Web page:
Seated Forward Fold for Hamstring & Lower Back Stretch
- Sit with your legs extended straight in front of you
- Begin to bend forward at the hips
- Grab your toes, shines, or thighs and fold forward as you reach toward your toes
- Flex your feet and feel the stretch behind your legs.
- Hold for 20 seconds and breathe
Figure Four Hip & Butt Stretch
This stretches the outsides of your hips and butt muscles. It targets the gluteus medius, which aids in hip movement and mobility and stabilizes the hip joint.
- Lie on your back with your knees bent and feet flat on the floor
- Cross your left foot over your right knee
- Grab your right leg behind the thigh and pull your right knee in toward your upper body until you feel a deep stretch in the left side of your hip
- Hold for 30 seconds as you breathe slowly and deeply
- Return to the starting position and switch sides
Downward Facing Dog
This full-body stretch can be challenging for beginners but with practice you will see improvements. It can help relieve chronic pain caused by sitting.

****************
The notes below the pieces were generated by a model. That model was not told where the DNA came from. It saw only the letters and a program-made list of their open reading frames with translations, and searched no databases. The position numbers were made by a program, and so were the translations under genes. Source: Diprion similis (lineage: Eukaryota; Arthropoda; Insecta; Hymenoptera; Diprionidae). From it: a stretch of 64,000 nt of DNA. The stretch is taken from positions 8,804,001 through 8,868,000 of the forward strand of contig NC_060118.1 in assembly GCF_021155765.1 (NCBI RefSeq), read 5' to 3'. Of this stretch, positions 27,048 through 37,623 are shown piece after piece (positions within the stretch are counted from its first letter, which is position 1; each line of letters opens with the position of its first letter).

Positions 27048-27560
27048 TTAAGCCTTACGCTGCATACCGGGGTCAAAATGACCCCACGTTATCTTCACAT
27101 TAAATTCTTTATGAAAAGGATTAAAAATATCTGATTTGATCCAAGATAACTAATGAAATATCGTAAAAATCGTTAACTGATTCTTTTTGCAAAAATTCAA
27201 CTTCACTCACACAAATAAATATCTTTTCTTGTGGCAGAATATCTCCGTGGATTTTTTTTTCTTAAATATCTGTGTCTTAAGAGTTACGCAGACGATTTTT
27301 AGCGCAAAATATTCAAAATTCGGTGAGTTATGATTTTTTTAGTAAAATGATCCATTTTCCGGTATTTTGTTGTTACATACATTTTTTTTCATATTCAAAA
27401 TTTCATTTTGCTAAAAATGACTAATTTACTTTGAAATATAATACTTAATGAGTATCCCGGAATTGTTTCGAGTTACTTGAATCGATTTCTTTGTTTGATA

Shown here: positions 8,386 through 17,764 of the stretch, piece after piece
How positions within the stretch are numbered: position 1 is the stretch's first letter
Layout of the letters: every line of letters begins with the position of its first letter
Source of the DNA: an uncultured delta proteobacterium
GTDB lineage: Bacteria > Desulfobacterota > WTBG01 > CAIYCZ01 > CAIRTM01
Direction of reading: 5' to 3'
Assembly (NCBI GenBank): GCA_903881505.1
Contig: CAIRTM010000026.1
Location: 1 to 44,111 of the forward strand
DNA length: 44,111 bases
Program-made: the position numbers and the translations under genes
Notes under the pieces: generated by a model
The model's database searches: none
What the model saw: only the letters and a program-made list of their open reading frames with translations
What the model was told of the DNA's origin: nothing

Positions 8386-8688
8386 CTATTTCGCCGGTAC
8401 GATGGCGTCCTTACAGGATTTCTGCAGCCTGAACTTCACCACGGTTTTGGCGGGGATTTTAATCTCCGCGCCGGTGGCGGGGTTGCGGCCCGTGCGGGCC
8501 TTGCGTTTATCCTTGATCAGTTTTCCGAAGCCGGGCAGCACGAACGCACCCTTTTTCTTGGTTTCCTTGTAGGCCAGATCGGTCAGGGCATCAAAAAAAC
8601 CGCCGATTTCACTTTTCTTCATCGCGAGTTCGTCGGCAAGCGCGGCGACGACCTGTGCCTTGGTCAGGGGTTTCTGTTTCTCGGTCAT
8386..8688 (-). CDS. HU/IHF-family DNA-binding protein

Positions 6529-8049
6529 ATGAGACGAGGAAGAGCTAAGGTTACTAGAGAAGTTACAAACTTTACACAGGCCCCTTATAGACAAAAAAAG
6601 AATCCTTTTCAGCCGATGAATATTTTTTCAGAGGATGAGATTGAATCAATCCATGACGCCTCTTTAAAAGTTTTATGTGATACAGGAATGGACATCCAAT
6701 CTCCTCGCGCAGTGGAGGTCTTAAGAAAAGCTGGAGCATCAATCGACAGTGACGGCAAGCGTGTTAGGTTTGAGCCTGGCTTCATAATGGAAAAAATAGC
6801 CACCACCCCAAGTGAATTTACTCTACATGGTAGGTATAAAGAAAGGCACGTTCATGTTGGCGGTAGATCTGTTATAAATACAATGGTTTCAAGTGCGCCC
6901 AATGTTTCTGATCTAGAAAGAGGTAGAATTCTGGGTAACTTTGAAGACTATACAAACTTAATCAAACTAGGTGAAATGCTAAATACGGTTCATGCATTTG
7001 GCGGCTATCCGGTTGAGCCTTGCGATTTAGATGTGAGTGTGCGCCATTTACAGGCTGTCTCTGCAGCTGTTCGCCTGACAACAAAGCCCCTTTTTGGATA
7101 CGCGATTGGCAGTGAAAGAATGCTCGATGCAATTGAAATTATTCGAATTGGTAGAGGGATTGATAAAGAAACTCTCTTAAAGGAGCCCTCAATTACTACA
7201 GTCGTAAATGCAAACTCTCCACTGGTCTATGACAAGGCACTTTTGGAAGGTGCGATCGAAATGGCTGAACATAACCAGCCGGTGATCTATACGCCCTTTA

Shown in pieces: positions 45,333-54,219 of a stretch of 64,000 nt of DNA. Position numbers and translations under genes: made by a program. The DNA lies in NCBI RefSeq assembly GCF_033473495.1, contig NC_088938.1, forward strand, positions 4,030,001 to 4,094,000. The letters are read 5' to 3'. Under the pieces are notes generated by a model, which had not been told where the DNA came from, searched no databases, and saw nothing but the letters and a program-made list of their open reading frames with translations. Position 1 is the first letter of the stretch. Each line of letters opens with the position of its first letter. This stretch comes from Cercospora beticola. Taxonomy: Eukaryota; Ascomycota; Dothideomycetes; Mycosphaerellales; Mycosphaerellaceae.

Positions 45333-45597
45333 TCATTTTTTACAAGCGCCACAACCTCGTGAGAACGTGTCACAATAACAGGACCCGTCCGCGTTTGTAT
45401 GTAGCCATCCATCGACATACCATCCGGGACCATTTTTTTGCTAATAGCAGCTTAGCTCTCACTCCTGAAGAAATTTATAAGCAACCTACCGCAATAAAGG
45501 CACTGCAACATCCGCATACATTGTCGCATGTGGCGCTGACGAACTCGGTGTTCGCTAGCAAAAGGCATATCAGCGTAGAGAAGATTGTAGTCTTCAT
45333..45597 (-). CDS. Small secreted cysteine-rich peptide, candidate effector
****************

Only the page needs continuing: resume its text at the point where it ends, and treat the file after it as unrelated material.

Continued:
This yoga posture has many benefits including:
- Stretches the lower body including hamstrings, calves, and ankles.
- Strengthens the upper body
- Stimulates blood flow because it places your heart above your head
- Improves posture by opening the chest and shoulders
- Fine-tunes your foot muscles by stretching and strengthening the major muscles and bones in your body and the smaller muscles in your feet.
How To Do Downward Facing Dog
- Start off on all fours and make sure your knees are slightly behind your hips. Your hands should be shoulder-width apart. Spread your fingers